Dame Judith Hackitt, the Government’s Independent Advisor on Tall Building Safety told a recent ICE Strategy Session that there was a worrying amount of inertia in response to the Grenfell Tower fire safety issues which were known long before the disaster occurred.
Watch the session again in full below
Speaking during the online event, which was the first in a new series of ICE Strategy Sessions on what ICE and associated Professional Engineering Institutions should be doing to reassure the public on infrastructure safety, Dame Judith said the industry should have been motivated to manage the safety of the building and react to the concerns of its residents in an appropriate way.
“What shocked was the extent to which industry knew that something was wrong, but were not motivated to do something about it themselves,” said Dame Judith. “They saw it as somebody else’s problem."
Since the incident in 2018, there had been a loss of faith in the infrastructure professions, that now needed to regain the public’s trust. Since the publication of the building regulations and fire safety review, the Government has asked the Health and Safety Executive (HSE) to establish a new building safety regulator to oversee the safe design, construction and occupation of high-risk buildings.
The HSE-managed regulator will be independent and give expert advice to local regulators, landlords and building owners, the construction and building design industry, and to residents. Dame Judith is now leading the Royal Academy of Engineering’s research into safer complex systems who are also welcoming input from engineers to their call for ideas.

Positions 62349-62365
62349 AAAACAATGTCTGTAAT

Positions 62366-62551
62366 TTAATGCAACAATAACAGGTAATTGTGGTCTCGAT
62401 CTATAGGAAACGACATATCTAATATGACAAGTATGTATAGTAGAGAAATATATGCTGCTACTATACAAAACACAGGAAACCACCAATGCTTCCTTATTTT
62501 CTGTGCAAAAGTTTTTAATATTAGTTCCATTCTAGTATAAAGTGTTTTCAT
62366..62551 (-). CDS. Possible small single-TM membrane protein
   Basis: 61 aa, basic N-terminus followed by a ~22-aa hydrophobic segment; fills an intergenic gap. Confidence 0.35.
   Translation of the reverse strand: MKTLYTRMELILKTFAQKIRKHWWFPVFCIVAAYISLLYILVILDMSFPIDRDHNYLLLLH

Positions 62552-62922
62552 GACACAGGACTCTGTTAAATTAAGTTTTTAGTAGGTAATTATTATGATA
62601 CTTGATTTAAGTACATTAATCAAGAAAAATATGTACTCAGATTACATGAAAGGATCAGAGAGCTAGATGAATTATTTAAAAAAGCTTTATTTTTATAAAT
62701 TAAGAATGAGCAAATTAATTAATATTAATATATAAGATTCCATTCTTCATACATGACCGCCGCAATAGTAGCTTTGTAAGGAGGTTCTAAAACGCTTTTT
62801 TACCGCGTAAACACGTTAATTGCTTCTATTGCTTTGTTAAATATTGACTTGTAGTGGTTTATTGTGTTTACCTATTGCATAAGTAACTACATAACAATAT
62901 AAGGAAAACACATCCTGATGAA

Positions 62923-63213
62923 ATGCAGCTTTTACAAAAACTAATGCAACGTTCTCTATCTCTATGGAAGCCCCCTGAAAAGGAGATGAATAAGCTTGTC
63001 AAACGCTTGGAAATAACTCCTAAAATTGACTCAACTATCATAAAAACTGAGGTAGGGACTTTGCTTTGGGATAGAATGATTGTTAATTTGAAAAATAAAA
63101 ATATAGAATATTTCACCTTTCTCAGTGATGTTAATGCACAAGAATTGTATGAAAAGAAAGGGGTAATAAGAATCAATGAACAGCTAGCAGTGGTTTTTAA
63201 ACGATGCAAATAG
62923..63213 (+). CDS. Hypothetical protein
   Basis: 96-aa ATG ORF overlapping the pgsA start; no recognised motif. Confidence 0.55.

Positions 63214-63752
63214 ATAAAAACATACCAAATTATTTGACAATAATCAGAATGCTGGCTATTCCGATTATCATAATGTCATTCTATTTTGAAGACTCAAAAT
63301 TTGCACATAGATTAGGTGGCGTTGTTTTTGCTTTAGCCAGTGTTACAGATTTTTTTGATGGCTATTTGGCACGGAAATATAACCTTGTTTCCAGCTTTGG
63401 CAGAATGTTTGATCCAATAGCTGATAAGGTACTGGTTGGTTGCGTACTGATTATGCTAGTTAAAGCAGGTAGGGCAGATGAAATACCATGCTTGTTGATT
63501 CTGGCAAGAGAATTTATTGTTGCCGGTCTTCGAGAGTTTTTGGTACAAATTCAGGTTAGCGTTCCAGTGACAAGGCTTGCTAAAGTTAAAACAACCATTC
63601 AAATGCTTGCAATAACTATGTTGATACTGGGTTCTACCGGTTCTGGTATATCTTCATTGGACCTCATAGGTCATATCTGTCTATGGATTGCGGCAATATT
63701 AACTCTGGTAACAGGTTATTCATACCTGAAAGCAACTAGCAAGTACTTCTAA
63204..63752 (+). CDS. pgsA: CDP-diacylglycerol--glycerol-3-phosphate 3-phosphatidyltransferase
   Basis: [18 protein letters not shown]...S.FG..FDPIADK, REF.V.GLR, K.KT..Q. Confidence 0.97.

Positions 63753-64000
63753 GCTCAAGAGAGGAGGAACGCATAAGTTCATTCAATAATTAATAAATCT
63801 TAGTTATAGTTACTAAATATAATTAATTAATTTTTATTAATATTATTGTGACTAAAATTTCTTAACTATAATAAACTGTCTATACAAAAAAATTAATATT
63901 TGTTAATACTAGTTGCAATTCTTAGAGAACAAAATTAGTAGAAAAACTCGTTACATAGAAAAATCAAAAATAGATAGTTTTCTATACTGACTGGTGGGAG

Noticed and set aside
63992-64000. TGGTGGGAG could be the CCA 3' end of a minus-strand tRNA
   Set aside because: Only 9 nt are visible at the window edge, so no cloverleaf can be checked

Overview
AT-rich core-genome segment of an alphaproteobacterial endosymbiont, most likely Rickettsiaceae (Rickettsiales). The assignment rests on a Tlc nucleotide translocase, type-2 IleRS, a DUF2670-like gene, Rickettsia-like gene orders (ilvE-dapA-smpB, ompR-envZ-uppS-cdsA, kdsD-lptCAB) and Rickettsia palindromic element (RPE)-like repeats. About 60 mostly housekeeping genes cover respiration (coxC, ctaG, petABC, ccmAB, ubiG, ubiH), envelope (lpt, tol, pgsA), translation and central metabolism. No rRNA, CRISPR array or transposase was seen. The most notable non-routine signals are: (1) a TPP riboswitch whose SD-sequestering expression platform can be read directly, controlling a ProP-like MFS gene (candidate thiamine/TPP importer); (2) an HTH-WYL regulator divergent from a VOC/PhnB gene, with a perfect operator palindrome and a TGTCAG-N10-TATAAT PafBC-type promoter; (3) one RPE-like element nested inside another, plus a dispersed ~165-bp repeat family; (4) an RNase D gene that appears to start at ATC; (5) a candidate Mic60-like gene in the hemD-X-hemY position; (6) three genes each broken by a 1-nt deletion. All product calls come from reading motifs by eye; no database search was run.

Also speaking at the session was Hazel McDonald, Chief Bridge Engineer, Transport Scotland who strongly emphasized the importance of inspections which are the foundation of good asset management practice. Hazel cautioned that highway and bridge engineers in the UK should not be complacent that recent road-bridge collapses in Italy could not happen to them.
We manage vast amounts of ageing infrastructure and did not usually hear about failures unless they are large. Citing the Rail Accident Investigation Branch (RAIB) report into the 2009 Stewarton rail-bridge failure, and the National Transportation Safety Board in the USA, Hazel warned that no similar body existed to disseminate lessons learnt for highways.
ICE has tasked Council member, Julie Bregulla, with addressing how ICE can reassure the public that the infrastructure they use, is safe. Providing an update on this research, Julie recognised the complex interfaces which exist for infrastructure and how the engineering presence and judgement could often be lost. What was clear from this session was that ICE had a strong role to play in being able to certify and ensure that its members remain competent throughout their career.
As part of the research project that Julie is undertaking, we are inviting audience attendees to provide their input by completing the following survey or by making a submission via email at: [email protected].